The EU – Turkey agreement has not resulted in preventing the people fleeing to engage in the dangerous sea crossing towards Europe. On the contrary they leave at night and take longer patterns, with a higher risk of lives loss, due to shipwrecks and hypothermia. The past weeks have witnessed three to four deadly incidents off the Turkish coast adjacent to Lesvos, including one on 16 December, where Sea-Watch took part to the search and rescue action.
Already in the morning of the disaster of 16 December, Sea-Watch engaged in the most delicate operation of the mission in Lesvos. In cooperation with the Spanish life guards of Proactiva Open Arms, the SW crew rescued over fifty people from an overcrowded, sinking rubber boat, which has been found by the SW boat drifting and embarking water. The crew embarked twenty people, giving priority to children and women.
“We had at least twelve children and a pregnant woman on board”, says Ruby Hartbrich, medic from the SW crew. “The boat was already filled up with water, so that the people had to be urgently evacuated. There was even a newborn in a bag, no more than a week old”, reported Ruby.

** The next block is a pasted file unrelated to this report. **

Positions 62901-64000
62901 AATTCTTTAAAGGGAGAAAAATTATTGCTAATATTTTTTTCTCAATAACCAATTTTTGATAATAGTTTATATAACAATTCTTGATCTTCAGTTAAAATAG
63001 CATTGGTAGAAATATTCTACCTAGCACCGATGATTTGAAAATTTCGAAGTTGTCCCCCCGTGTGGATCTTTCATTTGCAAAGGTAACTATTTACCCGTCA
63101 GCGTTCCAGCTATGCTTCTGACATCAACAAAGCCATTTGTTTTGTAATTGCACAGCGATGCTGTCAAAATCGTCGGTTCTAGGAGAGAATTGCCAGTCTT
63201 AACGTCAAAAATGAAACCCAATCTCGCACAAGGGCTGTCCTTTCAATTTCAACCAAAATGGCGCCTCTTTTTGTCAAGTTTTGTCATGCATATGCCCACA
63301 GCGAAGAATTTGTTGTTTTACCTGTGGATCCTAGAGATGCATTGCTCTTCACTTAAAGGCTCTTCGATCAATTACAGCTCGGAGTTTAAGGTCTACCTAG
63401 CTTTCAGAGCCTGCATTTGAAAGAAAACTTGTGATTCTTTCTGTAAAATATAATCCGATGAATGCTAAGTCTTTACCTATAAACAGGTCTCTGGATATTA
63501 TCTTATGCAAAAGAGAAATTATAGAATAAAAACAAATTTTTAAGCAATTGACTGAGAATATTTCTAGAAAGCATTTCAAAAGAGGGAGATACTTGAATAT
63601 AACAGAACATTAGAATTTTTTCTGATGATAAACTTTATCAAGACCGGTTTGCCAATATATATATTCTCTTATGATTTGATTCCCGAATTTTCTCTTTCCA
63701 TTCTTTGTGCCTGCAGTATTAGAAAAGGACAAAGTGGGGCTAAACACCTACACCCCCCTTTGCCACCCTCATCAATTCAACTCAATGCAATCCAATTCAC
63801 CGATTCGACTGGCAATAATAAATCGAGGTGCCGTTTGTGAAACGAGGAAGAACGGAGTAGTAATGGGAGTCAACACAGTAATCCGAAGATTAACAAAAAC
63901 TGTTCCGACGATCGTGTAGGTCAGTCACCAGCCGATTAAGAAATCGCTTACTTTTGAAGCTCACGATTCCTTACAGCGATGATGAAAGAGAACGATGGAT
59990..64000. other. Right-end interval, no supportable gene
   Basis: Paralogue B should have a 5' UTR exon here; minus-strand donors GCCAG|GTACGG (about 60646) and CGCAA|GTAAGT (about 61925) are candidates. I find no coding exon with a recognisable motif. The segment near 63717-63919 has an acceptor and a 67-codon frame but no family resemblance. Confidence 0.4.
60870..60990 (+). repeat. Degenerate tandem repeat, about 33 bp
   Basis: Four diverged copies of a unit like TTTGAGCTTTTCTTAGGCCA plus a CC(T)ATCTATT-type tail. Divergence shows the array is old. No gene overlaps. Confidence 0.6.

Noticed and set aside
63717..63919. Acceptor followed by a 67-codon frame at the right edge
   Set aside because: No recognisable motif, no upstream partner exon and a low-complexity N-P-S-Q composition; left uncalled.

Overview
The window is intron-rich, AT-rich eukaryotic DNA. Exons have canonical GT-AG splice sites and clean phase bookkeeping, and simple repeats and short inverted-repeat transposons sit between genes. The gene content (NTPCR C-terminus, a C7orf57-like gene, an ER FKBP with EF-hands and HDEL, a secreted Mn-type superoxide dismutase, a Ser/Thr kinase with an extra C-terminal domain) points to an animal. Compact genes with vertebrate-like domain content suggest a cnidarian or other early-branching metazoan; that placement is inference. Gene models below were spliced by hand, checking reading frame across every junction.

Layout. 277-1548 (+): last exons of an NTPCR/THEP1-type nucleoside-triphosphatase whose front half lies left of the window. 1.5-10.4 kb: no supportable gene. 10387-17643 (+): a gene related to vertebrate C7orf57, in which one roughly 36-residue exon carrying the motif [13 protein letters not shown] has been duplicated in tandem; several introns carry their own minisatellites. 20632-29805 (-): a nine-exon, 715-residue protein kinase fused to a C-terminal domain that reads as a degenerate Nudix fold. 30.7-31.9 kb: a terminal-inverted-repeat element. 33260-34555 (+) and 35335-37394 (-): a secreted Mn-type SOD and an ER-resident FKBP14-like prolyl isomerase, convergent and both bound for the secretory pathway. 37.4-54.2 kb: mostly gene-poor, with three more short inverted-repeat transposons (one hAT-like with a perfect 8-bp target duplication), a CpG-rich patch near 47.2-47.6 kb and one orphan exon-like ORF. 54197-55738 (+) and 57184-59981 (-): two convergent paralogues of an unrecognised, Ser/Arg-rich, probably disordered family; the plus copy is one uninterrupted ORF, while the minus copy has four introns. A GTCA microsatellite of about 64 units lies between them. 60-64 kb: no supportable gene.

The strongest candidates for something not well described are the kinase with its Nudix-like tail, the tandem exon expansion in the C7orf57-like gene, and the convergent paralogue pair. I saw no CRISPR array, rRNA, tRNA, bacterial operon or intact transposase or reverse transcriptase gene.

Thanks to the presence of civilian rescue services, including Sea-Watch, everything went well and everybody has been brought safe on shore. However, already in the afternoon the situation turned into another tragedy. Off the beach of Eftalou, North of Lesvos, an overloaded wooden boat capsized and sank. In this case the SW crew found themselves searching for corpses among the floating personal belongings of the shipwrecked, in the vicinity of the sinking vessel.
“We went through a debris field of boat parts, luggage and lifejackets,” says Giorgia Linardi, legal adviser for Sea-Watch and Mission Coordinator in Lesvos. Giorgia, who is normally managing the operations from land, joined the crew for this difficult intervention. “83 people were rescued from the water, most of them were women and children. They were distraught when brought ashore, which made it not easy for the rescue teams including ourselves to remain calm, act professionally and not let the panic spread”. For some people the help came too late. Two deaths have been recovered; the others will be counted on the coast, once washed up by the currents in the next days.
In a regular day of work in Lesvos, Sea-Watch went from successfully saving lives in the morning to search for dead bodies in the afternoon. “No one should ever see a baby bottle still full of milk floating in the grey waves, a few meters away from a boat, sinking together with the hope of its innocent passengers”, says Giorgia.
“Disasters like this can be easily avoided, if Europe decides to commit in a serious response to the present crisis, by affording international protection to those fleeing violence and atrocities having our western society at their roots.